… and a tear came to my eye. Go and see the film while it is being played. It’s fantastic… and so was Michael Jackson. RIP.
Yesterday, four people providing the The Pirate Bay service were sentenced to 1 year of emprisonment and a $905,000 fine each. The reason? For assisting in making copyright content available.
According to Wikipedia, “The Pirate Bay is a Swedish website that indexes, stores and tracks BitTorrent files. It bills itself as the world’s largest BitTorrent tracker.” In essence, The Pirate Bay allows people to search for and download files (audio, video, software, etc.) using peer-to-peer technology but does not host the files themselves. Naturally, and it’s stupid being hypocrites, most people use the service to download copyrighted material (MP3, DivX, etc.)
From an ethical point of view, I am against copyright violation. I believe that those who create should decide whether people should pay or not to get access to their creations. Some of them will decide that people need to pay (that’s fine!) and some will decide that their creations can be redistributed freely (that’s excellent!) And, from an ethical point of view, it’s important that people respect the will of creators or risk demotivating them. And without creations to enjoy, what is our existence worth?
From a pragmatic point of view, I like The Pirate Bay (Paulo Coelho is a fan too.) It’s important for people to be able to try things before they buy. For instance, as an avid user of Last.fm and Rate Your Music, I regularly come across new albums and I am happy that something like The Pirate Bay exists which allows me to download the albums and evaluate them before (eventually) buying them…
Because of this, I hope The Pirate Bay will survive (or something similar will emerge.)
To be frank, I only buy a few albums now because, well, obtaining them (more or less) freely is so painless. Music companies could have made their music collection downloadable at a very low price (say, of the order of Rs 100 ($3) per album) and I’m sure that a lot more people would have bought albums. In fact, if the music companies had intelligent people at their helm, they would have embraced P2P instead of condemning it because P2P solves the technical problem of delivering content in a scalable way.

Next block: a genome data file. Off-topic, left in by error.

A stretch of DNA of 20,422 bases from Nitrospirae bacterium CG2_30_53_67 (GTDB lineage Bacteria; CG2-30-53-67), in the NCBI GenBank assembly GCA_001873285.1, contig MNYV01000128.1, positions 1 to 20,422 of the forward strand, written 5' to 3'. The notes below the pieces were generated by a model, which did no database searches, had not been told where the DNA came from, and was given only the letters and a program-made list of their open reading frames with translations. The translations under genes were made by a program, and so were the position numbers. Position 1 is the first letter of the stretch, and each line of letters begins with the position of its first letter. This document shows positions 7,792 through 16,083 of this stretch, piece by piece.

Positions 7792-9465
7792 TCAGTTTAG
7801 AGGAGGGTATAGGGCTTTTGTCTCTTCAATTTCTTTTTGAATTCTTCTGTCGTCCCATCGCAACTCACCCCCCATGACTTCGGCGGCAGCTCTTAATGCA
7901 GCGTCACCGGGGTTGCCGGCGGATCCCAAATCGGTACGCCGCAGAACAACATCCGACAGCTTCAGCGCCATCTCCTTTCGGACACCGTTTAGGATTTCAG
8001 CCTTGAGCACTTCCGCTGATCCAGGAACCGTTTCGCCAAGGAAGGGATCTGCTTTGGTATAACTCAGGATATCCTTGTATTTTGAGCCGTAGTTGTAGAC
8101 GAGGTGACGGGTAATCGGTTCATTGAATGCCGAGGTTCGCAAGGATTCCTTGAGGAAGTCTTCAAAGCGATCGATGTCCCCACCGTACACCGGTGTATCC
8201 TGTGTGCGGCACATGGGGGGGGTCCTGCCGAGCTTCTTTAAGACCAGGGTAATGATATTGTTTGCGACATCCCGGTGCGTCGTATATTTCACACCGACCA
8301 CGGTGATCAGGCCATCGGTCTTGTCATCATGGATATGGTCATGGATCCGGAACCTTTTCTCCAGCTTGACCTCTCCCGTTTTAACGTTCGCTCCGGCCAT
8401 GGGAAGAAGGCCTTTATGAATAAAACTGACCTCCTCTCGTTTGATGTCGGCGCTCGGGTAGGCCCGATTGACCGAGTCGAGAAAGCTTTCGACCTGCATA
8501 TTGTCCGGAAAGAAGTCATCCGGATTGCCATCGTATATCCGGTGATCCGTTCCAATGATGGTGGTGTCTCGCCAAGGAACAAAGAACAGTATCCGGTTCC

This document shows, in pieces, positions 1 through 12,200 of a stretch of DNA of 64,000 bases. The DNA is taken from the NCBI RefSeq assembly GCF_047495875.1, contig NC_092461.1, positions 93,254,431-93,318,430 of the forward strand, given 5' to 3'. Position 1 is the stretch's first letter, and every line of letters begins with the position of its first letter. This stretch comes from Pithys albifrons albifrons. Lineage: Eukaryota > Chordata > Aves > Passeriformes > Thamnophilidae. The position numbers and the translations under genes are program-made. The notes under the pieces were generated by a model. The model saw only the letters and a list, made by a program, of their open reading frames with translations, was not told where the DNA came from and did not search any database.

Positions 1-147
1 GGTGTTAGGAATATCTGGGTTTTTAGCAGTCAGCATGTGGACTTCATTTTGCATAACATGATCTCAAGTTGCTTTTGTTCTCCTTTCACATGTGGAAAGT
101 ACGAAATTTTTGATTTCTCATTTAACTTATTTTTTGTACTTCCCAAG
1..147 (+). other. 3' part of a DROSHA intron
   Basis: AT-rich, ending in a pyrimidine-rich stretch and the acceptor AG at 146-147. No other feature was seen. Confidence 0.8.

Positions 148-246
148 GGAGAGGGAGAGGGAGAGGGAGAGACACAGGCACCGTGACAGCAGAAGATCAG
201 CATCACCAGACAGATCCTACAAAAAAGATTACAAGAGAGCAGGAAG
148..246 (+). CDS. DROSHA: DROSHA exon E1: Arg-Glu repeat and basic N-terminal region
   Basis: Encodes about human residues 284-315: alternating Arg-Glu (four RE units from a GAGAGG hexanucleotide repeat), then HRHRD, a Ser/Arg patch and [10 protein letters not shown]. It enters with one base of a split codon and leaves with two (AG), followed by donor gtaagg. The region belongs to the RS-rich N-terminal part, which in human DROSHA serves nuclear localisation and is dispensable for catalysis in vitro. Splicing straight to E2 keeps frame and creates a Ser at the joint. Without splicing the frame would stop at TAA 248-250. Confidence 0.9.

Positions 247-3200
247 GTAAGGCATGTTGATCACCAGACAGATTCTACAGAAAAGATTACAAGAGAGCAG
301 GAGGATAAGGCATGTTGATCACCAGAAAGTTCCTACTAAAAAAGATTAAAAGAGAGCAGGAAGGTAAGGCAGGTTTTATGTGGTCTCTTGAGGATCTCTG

The other day, I was listening to a French artist, AnaÃ¯s Croze, on TV and she was asked about piracy. She said something extremely interesting. As an artist, she is not happy about piracy. But the reason she gave was extremely interesting. She said that most people use P2P to download music but do not spend time listening. And she was afraid that we were losing our insight and understanding of music as a consequence…
I have to agree. Downloading music is a means towards discovering new horizons. It’s not an end. It’s not about filling our hard disks with thousands and thousands of MP3 and never listening and appreciating them. Music is about emotion. Not about codecs.
Let us be discerning pirates!
Yesterday, I was astounded to learn that Last.fm was going to charge people â‚¬3.00 per month to listen to streaming radio except those living in the US, the UK and Germany. And I thought that was Technological Racism from Last.fm.
Some people argued that streaming radio is expensive and it this should be a paid service. Of course! In fact, most sane people don’t have any problems paying some money provided everyone does it. As someone said, it would have been so much better to charge everyone â‚¬1.00 instead of selecting people based on place of birth. How the PR people of Last.fm came up with such a controversial idea and thought it was a good idea defies logic.
On the Last.fm blog, I proposed the following:
If I were you, I would have introduced some kind of quota for the radio. Say a few hours per day free, the rest (if any) being paid.
This would allow people like me (who have been contributing to the Last.fm database for years now) not to feel completely abandoned. Donâ€™t forget that last.fm is what it is because of us.
One hour ago, I starting receiving Twitter messages from friends telling me to have a look at an article on the BBC News website, Last.fm to charge for streaming, and that I would be surprised. I went there and, lo and behold, my proposition was there in the article. And as a bonus, I was presented as a blogger (blog poster?) and a Last.fm-contributing musician from Mauritius!
I’m sure Andy Warhol is smiling somewhere. I am having my 15 minutes of fame!
Will Last.fm come to its sense? I would be extatic as I love music!